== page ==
2. Promotion Feeds Promotion:
    Any time a customer takes advantage of a running promotion, he or she is more likely to do it again in the future. The possibility that it is available on a traditional restaurant day makes it more likely that a customer will adopt a repetitive behavior. This is why brunch has come back in force and is a major draw for many restaurants. But there are a sea of brunch offers, so how do you make your brunch stand out and fit your brand?
  3. Spill Over:
    Customers who encounter a desirable full restaurant are more likely to return on a less busy day. It does not matter if they get a table or not. This anxiety of getting a table makes them try harder and think more about trying you out. Customers give up when the staff makes a mistake or a brand promise is broken (like a long wait for food) on a busy shift, not because of the crowds.
  4. Crowds Confirm Quality and Hipness:
    Customers look for things that confirm their preconceived notions. So a busy restaurant is normally thought of as a good restaurant. This has an effect before a customer comes and even in their assessment of the food. The subconscious effect can quiet naysayers and give confidence to happy customers (for word of mouth marketing). There are more than a few restaurants in NYC surviving on their laurels and not the quality of their fare.
  5. Creating Buzz is hard for a restaurant that does not have an exciting atmosphere. Events and introducing new promotions are communicated to customers with more ease as no one listens to a restaurant without a following and a sense of exclusivity (making reservations in advance). Customers feel more willing to associate with your brand and do things, like join your email list or like you on Facebook, that gives you more marketing opportunities.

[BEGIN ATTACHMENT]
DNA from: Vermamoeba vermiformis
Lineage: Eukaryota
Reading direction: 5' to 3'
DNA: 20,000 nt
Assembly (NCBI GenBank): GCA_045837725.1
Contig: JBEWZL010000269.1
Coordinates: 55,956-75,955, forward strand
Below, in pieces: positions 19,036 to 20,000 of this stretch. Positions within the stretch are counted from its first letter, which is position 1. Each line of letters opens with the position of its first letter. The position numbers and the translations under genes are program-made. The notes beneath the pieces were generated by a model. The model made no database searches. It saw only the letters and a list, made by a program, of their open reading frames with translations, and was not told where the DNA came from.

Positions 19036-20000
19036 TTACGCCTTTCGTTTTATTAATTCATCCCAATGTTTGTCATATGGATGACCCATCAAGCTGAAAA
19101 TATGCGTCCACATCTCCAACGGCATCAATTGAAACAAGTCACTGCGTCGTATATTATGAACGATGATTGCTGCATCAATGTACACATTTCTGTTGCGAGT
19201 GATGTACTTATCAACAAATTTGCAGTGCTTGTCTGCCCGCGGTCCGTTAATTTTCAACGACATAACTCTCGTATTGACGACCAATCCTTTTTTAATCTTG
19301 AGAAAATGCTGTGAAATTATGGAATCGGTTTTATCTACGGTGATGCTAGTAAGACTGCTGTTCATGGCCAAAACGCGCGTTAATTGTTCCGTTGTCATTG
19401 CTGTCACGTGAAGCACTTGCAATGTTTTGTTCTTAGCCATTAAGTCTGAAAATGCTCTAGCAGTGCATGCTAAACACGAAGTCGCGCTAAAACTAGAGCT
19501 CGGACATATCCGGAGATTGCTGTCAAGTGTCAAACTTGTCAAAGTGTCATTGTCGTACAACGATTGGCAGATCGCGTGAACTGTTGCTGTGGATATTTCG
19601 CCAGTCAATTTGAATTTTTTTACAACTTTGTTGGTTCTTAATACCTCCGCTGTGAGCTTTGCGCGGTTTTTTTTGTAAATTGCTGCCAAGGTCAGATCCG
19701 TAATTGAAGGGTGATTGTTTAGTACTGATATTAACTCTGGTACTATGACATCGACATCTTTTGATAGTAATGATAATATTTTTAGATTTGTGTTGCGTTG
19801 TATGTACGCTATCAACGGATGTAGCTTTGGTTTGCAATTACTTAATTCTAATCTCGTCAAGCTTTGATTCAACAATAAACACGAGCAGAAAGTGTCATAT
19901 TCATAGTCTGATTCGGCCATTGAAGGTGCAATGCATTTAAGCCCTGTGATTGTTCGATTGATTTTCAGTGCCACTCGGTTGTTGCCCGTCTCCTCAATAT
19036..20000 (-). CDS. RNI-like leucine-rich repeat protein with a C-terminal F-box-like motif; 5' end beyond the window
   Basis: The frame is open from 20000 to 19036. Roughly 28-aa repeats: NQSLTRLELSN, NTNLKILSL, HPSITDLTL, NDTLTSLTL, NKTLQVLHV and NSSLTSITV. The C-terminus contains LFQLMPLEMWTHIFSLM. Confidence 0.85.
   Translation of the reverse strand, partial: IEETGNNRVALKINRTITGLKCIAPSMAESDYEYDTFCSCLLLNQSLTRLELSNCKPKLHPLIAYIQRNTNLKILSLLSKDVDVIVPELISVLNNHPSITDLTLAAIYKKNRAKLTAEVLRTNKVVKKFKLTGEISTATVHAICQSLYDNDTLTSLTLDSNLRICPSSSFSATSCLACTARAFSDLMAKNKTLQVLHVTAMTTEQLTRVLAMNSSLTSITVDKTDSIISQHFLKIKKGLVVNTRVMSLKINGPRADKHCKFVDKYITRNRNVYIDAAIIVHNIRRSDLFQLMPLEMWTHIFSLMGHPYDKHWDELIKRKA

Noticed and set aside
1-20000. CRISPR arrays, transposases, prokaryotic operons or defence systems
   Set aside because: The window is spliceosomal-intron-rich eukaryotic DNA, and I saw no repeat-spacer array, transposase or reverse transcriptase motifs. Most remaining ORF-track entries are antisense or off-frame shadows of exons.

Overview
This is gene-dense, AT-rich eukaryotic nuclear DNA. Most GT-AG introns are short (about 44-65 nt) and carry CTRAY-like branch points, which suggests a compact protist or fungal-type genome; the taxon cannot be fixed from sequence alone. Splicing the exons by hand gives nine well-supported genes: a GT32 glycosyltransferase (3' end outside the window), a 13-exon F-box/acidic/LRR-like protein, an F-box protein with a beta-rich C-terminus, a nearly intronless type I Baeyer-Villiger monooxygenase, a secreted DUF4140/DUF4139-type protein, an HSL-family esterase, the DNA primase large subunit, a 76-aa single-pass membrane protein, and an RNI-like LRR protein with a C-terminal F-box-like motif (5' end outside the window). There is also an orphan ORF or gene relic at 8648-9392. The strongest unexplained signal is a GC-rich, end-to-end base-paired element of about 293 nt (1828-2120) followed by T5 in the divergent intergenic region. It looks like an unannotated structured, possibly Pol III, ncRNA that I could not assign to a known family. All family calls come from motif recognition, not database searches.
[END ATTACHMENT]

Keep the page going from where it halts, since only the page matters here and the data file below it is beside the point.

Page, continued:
6. Better Revenue to Payroll Ratio:
    This is a balancing act as staff must step up to increased pressure. Surprisingly, staff performance is the very determinant if Groupon campaigns work. But frequently, staff has downtime and you lose money waiting for customers. Cutting expenses are key, but keeping employees may mean finding a middle ground. This kills them too as they do not collect tips by filling up salt shakers. Without a concentrated mass of customers, managers can visit each table, or do other customer service extras that are unsustainable 7 days a week.
  7. Long-term Customer Relationships and Returns:
    Not running your most effective promotions on busy days may take initially drop the take. But an effective one that really does drive traffic will cause a cascade of effects (repeat visits, word of mouth) that you cannot get if the promotion is only available to the minority that comes for Monday lunch.

Restaurants have limited resources so dedicate it to areas that can get the best results, not areas that are perceived weaknesses (especially if it is industry-wide). It is pretty simple when you look at the most successful independent restaurants. They do not have a free seat on the big days and customers still come back. And ironically, to get a seat in this highly desirable restaurant, they end up going on a Tuesday. The rule holds: if something sells out all weekend long, you just may have to go during the week.